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The Federal Government has announced that it will take the first steps to establish a National Disability Insurance Scheme (NDIS). A NDIS would transform the provision of support services to Australians with significant disability including people living with motor neurone disease (MND).
In its 18 month inquiry into the disability services system, the Productivity Commission found the current system to be fragmented, underfunded, inequitable and providing little choice to people with disability and their carers. The Government accepts that simply patching up the existing system would not be enough to fix these problems.
Although the Government has yet to endorse the Productivity Commission’s recommendations it has allocated $10 million to establish a technical advisory group. At its meeting last Friday COAG agreed on the need for major reform through a NDIS and accepted the Prime Minister's proposal to establish a Select Council on Disability Reform. The involvement of State and Territory governments is essential to the successful implementation of a NDIS. The support of the Federal Coalition is also critical and so far there appears to be bi-partisan support for the establishment of a NDIS.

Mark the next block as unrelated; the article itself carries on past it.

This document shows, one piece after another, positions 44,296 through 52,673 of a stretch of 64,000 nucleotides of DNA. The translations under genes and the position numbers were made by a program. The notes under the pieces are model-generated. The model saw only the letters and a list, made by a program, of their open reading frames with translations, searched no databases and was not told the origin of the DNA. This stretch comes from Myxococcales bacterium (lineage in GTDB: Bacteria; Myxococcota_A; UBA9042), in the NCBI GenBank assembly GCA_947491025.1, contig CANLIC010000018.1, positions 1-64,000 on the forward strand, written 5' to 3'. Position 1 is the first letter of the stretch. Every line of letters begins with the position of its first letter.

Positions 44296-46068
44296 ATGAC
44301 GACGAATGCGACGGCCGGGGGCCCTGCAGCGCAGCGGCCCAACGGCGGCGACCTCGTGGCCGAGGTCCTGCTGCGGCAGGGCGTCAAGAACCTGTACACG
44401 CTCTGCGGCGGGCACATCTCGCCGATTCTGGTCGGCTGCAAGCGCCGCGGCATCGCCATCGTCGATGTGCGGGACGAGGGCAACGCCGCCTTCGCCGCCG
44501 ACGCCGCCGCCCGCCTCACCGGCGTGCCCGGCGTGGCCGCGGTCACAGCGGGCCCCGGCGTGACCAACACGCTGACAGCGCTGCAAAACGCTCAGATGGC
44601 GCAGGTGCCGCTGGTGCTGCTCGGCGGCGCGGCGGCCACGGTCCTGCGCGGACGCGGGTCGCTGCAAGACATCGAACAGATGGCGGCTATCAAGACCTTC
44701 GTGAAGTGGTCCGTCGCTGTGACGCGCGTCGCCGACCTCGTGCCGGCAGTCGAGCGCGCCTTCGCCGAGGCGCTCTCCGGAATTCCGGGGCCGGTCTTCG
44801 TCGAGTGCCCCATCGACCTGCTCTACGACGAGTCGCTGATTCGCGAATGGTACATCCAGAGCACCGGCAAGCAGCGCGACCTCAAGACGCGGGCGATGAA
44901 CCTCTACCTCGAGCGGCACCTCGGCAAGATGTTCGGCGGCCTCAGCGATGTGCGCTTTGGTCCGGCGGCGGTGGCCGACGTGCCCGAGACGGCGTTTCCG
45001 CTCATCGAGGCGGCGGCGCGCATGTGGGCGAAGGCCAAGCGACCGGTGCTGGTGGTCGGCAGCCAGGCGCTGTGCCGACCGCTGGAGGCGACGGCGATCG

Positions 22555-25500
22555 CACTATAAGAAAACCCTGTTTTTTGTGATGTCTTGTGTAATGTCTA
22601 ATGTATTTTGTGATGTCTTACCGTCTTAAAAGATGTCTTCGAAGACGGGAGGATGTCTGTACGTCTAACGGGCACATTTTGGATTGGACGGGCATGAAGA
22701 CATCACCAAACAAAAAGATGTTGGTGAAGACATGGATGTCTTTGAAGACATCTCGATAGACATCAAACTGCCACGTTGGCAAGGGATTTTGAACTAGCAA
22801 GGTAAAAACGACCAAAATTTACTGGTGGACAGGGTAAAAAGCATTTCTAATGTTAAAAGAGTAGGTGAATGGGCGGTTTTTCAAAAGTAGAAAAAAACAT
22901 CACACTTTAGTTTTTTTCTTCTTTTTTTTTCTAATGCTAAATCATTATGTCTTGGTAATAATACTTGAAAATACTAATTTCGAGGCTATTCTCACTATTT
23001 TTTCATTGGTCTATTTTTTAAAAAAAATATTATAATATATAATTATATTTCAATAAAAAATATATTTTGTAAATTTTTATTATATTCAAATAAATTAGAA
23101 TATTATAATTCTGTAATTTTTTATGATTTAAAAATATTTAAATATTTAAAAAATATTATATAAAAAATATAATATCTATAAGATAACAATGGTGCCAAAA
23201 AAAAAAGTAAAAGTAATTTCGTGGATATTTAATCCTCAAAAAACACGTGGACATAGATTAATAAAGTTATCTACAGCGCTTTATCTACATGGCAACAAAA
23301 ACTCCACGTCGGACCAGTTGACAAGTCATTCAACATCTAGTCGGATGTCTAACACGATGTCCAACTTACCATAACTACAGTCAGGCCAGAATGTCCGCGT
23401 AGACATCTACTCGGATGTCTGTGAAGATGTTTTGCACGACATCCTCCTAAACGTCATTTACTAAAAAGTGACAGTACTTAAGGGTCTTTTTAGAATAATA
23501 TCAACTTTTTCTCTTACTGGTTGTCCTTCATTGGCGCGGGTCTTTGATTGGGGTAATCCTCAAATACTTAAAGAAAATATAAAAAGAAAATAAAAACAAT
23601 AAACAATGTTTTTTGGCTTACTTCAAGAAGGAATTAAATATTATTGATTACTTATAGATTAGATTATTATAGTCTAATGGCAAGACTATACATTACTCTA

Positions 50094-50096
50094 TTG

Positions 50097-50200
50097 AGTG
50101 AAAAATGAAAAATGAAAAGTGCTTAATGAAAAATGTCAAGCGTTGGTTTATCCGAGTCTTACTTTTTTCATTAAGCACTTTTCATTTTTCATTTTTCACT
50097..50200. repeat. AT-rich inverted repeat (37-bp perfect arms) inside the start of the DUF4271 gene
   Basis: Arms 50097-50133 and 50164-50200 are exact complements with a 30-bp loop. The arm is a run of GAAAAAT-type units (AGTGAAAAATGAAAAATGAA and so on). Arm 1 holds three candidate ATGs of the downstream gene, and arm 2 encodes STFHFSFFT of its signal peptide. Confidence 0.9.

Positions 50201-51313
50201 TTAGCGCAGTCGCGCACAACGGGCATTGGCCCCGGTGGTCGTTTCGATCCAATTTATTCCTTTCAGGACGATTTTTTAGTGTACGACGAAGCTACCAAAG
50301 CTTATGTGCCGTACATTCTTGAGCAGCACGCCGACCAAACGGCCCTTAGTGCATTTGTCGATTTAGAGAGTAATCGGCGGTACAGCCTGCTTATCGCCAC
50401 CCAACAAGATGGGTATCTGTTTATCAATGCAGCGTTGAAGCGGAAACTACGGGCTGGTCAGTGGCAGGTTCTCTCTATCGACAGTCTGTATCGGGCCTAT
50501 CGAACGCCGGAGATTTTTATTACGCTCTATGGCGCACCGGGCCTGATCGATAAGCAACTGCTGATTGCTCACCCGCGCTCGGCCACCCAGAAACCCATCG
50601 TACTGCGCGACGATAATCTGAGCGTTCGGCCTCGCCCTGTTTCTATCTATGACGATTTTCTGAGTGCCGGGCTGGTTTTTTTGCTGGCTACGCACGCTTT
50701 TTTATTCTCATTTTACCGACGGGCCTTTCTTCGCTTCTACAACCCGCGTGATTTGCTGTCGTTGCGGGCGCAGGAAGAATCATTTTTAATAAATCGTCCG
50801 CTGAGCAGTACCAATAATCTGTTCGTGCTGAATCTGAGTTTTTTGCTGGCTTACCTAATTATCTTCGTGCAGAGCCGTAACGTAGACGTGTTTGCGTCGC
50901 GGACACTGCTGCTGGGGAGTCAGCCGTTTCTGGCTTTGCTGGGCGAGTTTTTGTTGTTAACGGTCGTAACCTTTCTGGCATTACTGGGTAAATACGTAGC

But what about people over 65?
Carol Birks, MND Australia Executive Director, congratulates and acknowledges the incredible efforts of the disability community in coming together to campaign for the NDIS and a better deal for people with a disability and their families in this country. However she is concerned for those people who acquire MND or a disability after pension age. Over half of people currently living with MND are over 65.
“The Productivity Commission proposes that upon reaching the pension age a person with a disability could elect either to stay with the NDIS or move to the aged care system, but states that the needs of those who acquire a disability after the pension age would be best met by the aged care system. Separating these services isn’t the best approach. In fact, older people with progressive neurological diseases will need services from both systems to meet their care and support needs,” she says.
In the Productivity Commission’s Caring for Older Australians Inquiry, the Commission notes that the Australian Government has agreed to fund specialist disability services provided under the National Disability Agreement for people aged 65 years and over. Whether these and other improvements would be sufficient to meet the disability needs of older people diagnosed with MND is yet to be seen.
MND Australia will continue to urge governments to provide adequate access to planning options and services no matter which system they are funded by or how old a person is. A seamless coordinated response from aged, disability and health care services to ensure needs based care should be integral to the implementation of the recommendations of these Productivity Commission inquiries.
Ms Birks says there is still a long journey ahead and the MND community will keep campaigning, as long as it takes, to establish the NDIS and ensure that care and support is provided based on a person’s identified needs – not their age.